Cloud Used for Hacking Services

Friday, June 27, 2014 @ 03:06 PM gHale


Bad guys are hosting more botnets and malware in the cloud and controlling them remotely from cloud servers.

The mission is to disguise malicious software as regular traffic between corporate end points and cloud-based services, said researchers at Trend Micro.

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Hackers were using DropBox to host the command and control instructions for malware and botnets that have made it past corporate firewalls, said Trend Micro researchers.

“The same logic that drives business people to using cloud-based services is driving the bad guys to use the cloud too,” said Trans Micro Global Threat Communications Manager Christopher Budd.

Cybercriminals using cloud-based services to launch attacks is not new, Budd said that practice dates back more than five years. In the past, researchers found cases of hackers using cloud-based services to host malware and botnets which end up downloaded by end users and inflict their harm on various systems. Some types of botnets and malware are relatively small files not sophisticated enough to act on their own – they need some sort of direction. Typically that comes from command and control (C&C) software. In the past, bad guys hosted command and control software on servers that was suspicious.

Trend Micro found, though, is bad guys are using popular cloud-based services to host their C&C software. The advantage of this for the cybercriminals is the network traffic between the C&C software and the infected malware or botnet looks like regular traffic that would be communicating between a hosted cloud and the business. But, in fact, the C&C software is providing instructions on how the virus can inflict harm behind the company’s firewall.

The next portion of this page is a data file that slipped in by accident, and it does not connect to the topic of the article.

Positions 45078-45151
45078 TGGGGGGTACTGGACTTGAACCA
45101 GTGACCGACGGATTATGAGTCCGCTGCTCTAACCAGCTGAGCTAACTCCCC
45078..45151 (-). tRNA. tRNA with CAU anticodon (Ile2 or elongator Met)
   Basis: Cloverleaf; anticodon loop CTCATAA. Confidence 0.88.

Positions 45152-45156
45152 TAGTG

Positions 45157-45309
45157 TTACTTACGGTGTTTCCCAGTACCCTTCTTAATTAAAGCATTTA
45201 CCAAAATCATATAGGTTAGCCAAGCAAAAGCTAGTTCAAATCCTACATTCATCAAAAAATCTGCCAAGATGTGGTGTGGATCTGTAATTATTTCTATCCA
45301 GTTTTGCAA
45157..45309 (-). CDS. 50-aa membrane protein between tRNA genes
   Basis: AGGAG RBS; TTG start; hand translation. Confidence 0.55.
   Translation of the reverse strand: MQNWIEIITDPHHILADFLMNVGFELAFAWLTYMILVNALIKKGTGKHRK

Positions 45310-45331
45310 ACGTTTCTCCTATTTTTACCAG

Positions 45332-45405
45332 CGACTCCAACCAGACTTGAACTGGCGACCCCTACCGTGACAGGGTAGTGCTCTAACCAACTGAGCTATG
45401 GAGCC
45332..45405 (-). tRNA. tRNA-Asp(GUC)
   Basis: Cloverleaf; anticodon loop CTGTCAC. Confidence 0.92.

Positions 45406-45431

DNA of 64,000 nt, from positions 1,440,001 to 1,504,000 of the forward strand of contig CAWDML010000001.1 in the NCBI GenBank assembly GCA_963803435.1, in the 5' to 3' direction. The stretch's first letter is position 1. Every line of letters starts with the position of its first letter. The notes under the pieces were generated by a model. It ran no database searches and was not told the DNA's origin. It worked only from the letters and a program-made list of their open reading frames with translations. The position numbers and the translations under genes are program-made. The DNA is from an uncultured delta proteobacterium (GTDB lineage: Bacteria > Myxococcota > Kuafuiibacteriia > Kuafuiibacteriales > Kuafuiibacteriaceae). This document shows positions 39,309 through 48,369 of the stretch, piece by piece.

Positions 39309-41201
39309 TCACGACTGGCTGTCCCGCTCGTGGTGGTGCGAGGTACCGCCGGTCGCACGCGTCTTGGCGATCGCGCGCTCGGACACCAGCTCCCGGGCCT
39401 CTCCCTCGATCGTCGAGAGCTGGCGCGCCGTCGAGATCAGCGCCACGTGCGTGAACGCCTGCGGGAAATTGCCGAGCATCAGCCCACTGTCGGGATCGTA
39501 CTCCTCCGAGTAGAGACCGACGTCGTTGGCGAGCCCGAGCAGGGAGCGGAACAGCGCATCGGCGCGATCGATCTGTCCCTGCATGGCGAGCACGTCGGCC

Trend Micro said any cloud platform could host C&C software.

General protections could help ward off these types of attacks. Security professionals should monitor network traffic closely. If your business does not typically use cloud services, like DropBox, but there is all of a sudden a spike in traffic from those services, it is worth investigating that activity. If a company is already a regular DropBox user, then users would have to dig a bit deeper to monitor that traffic and look for suspicious activity, such as when the traffic is occurring. Anomalies are suspicious.

The issues Trend Micro found do not mean DropBox or other cloud providers suffered a compromise, nor does it mean that businesses who use services like DropBox are inherently in danger. This is just an evolution of cybercriminals using services like DropBox to not only host malware and botnets, but also control them.



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